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Adding Asphalt to Colophony Varnish


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It is useful for depressing (or saddening, dimming, darkening) a color that's to pure and bright, as long as it's done in moderation.

As for the other questions, I made up a 1:1 Gilsonite (asphaltum) varnish, which is extrmely dark and useless on its own.  Then I use a small amount of that to adjust the main varnish color.  The amount is determined by what looks good, and you can make any size batch you want.

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On 9/23/2023 at 5:32 PM, Mike_Danielson said:

There is a lot of information on varnish and pigments in the literature, particularly on how they age, if you want to look

I'll byte - oops 'bite'...hmmm mummy brown....not really...mummies used as locomotive fuel - no...wrappings used by the paper industry - no.  Mummies everywhere...Ah!  Here we go: 

"Asphalt is a pitch-like substance that remains after the evaporation of the volatile elements of petroleum that has come to the surface. There are, for example, several places in the world where there are asphalt lakes. The largest lake is located on Trinidad, and is still a source of natural bitumen. In the Middle East asphalt used to be extracted mainly from the Red Sea, where it had ended up in solidified form after seeping through fissures and hot springs. Alongside ground up mummies, this natural asphalt was also used for the preparation of oil paint. Linseed oil would be heated, after which asphalt was dissolved in this. Asphalt should therefore be regarded as a dye (pigments applied in oil paint may not dissolve in the oil), with all its negative properties. Dyes have a tendency to bleed; the colour penetrates other paint layers or spreads inadvertently to the surrounding area, also when the paint layers are dry. But asphalt does much more! It causes the paint film to wrinkle and contract until there is little left. What’s more, asphalt prevents the paint from drying throughout, which can then sag as a consequence when temperatures increase. In short, a disaster for every oil painting."   https://tinyurl.com/4nncaz5b

However, it's never advisable to stop with a single source (esp. an internet source).  Here's something from a Natural Pigments website (https://www.naturalpigments.com/artist-materials/asphaltum-bitumen) : "Although asphaltum has a bad reputation in art history for ruining works of art, there are examples of its use where this is not the case [One may ask for the evidence that successful applications were actually asphaltum as we know and love it...]. It may not be so terrible in oil painting, especially with the second preparation method. Natural Pigments will offer Asphaltum as part of Rublev Colours Artist Oils.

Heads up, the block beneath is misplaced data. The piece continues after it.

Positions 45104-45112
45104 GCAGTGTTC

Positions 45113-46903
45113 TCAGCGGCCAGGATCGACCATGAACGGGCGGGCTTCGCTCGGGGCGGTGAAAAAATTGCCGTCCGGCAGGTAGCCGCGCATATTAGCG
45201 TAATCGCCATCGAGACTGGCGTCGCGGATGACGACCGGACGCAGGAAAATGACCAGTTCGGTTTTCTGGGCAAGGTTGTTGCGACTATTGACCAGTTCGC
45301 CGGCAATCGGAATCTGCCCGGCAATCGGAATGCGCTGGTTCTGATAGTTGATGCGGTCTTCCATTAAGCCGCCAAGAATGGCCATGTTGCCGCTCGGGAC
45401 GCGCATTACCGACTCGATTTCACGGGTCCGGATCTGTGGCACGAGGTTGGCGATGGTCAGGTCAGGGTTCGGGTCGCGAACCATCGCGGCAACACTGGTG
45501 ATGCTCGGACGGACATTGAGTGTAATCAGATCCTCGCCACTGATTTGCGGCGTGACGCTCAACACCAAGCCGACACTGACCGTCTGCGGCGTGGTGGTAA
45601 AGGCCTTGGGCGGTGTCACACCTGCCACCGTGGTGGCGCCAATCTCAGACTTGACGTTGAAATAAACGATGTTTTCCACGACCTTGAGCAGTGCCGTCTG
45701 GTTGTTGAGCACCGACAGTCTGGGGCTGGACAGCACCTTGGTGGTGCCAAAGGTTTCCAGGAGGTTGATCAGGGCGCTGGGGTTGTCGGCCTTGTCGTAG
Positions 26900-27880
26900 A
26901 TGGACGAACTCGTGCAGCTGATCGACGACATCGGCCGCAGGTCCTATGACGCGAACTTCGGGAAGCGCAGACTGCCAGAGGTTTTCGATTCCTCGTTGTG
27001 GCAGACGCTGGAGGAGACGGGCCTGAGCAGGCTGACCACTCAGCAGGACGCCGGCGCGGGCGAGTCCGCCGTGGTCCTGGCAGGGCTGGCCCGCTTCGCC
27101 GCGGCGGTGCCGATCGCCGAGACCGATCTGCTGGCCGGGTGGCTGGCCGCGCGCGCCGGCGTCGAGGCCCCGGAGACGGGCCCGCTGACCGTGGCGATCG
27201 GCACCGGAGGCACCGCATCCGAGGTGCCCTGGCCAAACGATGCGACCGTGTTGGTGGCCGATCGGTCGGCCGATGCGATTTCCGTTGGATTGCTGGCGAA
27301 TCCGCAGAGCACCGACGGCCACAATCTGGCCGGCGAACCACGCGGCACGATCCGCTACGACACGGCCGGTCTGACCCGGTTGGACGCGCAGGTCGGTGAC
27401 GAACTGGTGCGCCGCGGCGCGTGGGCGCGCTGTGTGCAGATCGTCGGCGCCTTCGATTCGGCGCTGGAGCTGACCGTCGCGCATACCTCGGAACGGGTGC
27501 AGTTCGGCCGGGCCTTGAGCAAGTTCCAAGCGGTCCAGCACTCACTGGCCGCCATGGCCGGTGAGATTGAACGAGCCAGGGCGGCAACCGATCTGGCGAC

Although many aspersions have been cast upon the use of any asphaltum in oil painting, it is interesting to note these comments by Church:

‘The disadvantages attending to the use of these coal-tar browns and of ordinary asphalt are two-fold. Not only are they treacherous on account of their easy fusibility, but they are liable to stain contiguous pigments by reason of their solubility in oil or varnish. When used successfully by the older artists they were always introduced sparingly, or were largely commingled with more solid paints.’ (1901, op. 236)

Church had distinguished between the source of asphaltum earlier in his 1890 edition by endorsing the use of native asphaltum when properly prepared:

‘The operation of roasting native asphalt—keeping it over a slow fire ‘till it will boil no more and becomes nearly a cinder’—was recommended by Williams in his “Essay on the Mechanic of Oil-Colours” (1787), and furnishes a perfectly satisfactory and safe product.’ (1890, p. 208)

Personally, I think asphaltum in oil painting should be revisited, but in carefully controlled and limited circumstances, to determine if it can be employed safely used in modern artworks.": 

"It was at one time believed that bitumen was used in the bandages of mummies, but this was generally not the case (instead, balsams were used). Perhaps this error resulted in some confusion, which may have lead individuals to grind actual mummies for use as a pigment, perhaps as an alternative to asphaltum. Of course, the origin of the English word “mummy” is from the Persian or Arabic word “mumia” or “mumiya,” meaning asphaltum or bitumen, which may have caused some confusion about the real source of this pigment."   Go figure.

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